There is a subset of fantasy literature called Big Fat Fantasy (BFF).  Or door-stoppers … because they look like this.

My first foray into BFF territory was Robert Jordan’s Wheel of Time series.  I really enjoyed that series until Jordan created way too many plot, sub-plot, sub-sub-plot, and sub-sub-sub plot threads.  I gave up on that series in 2000.   I was, however, aware of George R.R. Martin‘s A Song of Ice and Fire series.  Around the time I broke up with the Wheel of Time,  I noticed that Martin’s third ASoIaF book, A Storm of Swords, was still in hardback.  It had been released within a year of the previous volume’s (A Clash of Kings) paperback.

“He’s making great progress!” I thought.  “The next book will probably be out next year!”

Well, not quite.  In fact, not by a long shot.  A lot of ink has been spilled on this topic – including inside The New Yorker (!) – so I won’t whine and complain how long it took Book 4 (A Feast for Crows) and Book 5 (A Dance With Dragons) to come out.  I’m just glad they did.

Since the Game of Thrones series (based on Martin’s novels) came out on HBO this spring, I began a re-read of the series.   I read every evening and in any free moment I could snatch.

And then I finished A Dance With Dragons this past weekend.

I love the characters, setting, and plot of the series.  I find myself thinking about  characters, plot points, and the mysteries raised throughout the novels.  It’s truly an immersive experience.  But that goes both ways, because the series frustrates me, too.  Martin caught a slight case of Jordan-itis and created too many sub-plots in the last two novels.   But Martin is such a skillful writer that you still care about the characters even when you’re frustrated with them.  So he has done his job well.

Book 6 (The Winds of Winter) will come out (eventually), but it doesn’t help my “withdrawal” right now.

So I’m currently reading contemporary novels  like Winter’s Bone by Daniel Woodrell, because I miss hanging out in Martin’s world, and no other fantasy setting will do.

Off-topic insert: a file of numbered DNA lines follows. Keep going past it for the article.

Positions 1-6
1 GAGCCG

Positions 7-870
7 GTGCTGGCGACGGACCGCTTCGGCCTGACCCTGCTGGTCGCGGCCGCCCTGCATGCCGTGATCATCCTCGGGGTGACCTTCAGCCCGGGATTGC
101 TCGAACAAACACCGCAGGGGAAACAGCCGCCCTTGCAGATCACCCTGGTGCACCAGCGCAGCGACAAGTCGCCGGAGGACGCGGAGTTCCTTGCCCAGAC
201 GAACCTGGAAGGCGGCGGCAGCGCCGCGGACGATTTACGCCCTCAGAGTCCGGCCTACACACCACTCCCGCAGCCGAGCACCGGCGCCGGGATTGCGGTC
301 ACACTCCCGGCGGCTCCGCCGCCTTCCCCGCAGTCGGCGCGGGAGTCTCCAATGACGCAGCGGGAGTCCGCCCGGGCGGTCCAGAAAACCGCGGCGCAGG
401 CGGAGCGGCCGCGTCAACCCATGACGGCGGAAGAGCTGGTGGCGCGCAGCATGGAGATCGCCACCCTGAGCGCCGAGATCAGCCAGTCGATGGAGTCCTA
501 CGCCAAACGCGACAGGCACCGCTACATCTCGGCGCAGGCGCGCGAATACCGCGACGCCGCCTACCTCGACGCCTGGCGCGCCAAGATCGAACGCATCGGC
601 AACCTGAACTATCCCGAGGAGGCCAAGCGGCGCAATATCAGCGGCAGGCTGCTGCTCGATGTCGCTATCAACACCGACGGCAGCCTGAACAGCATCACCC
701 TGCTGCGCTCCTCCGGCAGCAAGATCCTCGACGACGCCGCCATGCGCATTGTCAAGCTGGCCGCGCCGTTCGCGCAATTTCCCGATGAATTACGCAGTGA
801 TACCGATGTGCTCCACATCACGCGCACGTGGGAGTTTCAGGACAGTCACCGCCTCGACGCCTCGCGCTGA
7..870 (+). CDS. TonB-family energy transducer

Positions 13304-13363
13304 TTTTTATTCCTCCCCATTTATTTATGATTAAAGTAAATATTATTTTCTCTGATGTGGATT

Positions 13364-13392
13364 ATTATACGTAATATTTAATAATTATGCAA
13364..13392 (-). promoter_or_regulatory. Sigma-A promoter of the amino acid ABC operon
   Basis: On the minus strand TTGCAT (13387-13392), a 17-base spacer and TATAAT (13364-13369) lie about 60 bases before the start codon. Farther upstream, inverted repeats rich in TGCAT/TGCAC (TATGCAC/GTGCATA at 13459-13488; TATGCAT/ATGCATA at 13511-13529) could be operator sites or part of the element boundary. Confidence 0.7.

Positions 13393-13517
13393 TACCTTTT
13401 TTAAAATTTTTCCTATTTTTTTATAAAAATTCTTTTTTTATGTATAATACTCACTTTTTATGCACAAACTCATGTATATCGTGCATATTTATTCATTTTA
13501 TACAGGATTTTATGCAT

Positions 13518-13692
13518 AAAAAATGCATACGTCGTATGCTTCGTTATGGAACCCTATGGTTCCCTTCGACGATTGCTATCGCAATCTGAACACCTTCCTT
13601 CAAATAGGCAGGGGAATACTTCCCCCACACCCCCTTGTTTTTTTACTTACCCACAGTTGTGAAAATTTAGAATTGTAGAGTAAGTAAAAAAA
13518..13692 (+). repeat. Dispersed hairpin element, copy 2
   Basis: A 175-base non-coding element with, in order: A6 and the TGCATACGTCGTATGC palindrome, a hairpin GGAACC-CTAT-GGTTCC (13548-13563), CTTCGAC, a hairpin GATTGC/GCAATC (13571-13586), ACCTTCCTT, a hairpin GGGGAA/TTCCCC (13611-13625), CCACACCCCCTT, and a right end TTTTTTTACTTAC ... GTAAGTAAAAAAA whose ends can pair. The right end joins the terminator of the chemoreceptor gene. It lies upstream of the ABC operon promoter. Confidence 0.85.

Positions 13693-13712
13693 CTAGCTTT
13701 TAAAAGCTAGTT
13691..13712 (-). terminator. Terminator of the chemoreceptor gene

Do you ever finish a book (or a series of books) and then feel kinda blue when you’re done?

7 thoughts on “Post-Dragon Blues”

  1. I felt blue when I finished Mists Of Avalon… I wanted to retreat back into that world. I totally understand why you miss the characters in the book. They have been your companions for so long and you hear their voices in your mind!

  2. I know exactly how you feel — I almost always miss every book I read after it's done, even if I didn't like it too much while I was reading it. In fact, there are times that I'm fairly unenthusiastic about a book while I'm reading it, but then when I'm done I'm left wanting more. I wonder if it's because the way it ended or was written just wasn't satisfying? What a great question and pondering!

  3. Julia … that's interesting, and I've not usually had that exact experience with books, but that happens with me and films sometimes (like Fight Club). I'll bet that you may not be interested in the writing, maybe?
    Thanks for your comment, though, and your e-mails earlier, 🙂

    Mom … yes I remember Mists of Avalon well! And very well said about how they've been companions for so long. That happens with me, too.

  4. Happens to me any time I finish a series I particularly enjoy. For me this usually means detective series. My Dad got me into John D. MacDonald and Richard S. Prather, and having devoured all of their novels, I miss Travis McGee and Shell Scott, because there was something really comfortable, fun, and laugh-out-loud funny about those guys. I know when I've finished RBP's last Spenser novel, Sixkill, I'm going to feel the same way. Probably moreso, because Prather and MacDonald were both long dead when I started reading their work, but I expected Parker to keep going for some time yet…

  5. Hey bro, thanks so much for weighing in. And you introduce a new wrinkle into the discussion … authors who are no longer with us. When you reach the end of a series, that's all we can expect, and that can be saddening. I expect I'll feel that way when William Gibson passes on.

  6. I get this all the time, especially with a novel that takes me through many different stages of a character's life. One thing I notice though is that I experience withdrawal from TV series characters in a much more intense fashion (I know, blasphemy!). I went through this when I rewatched Buffy (there were so many seasons, how could I not?!) and am about to go through it again as I near the end of Friday Night Lights. I think the more time we spend with characters, the more we get attached to them.

    Which I guess brings me back to what we were talking about the other day in my blog's comments…I should read more novel series 🙂

    1. Hi Natalia! I'm with you on the t.v. series deal. I had the same reaction with Buffy, which was made kinda worse by how lame Season 7 was. It is definitely easy to get attached to characters, especially as you see them grow.

      Novel series have a lot going for them, I agree … I think the downside is when the author is out of his/her depth or gets bored. Then it definitely shows on the page!

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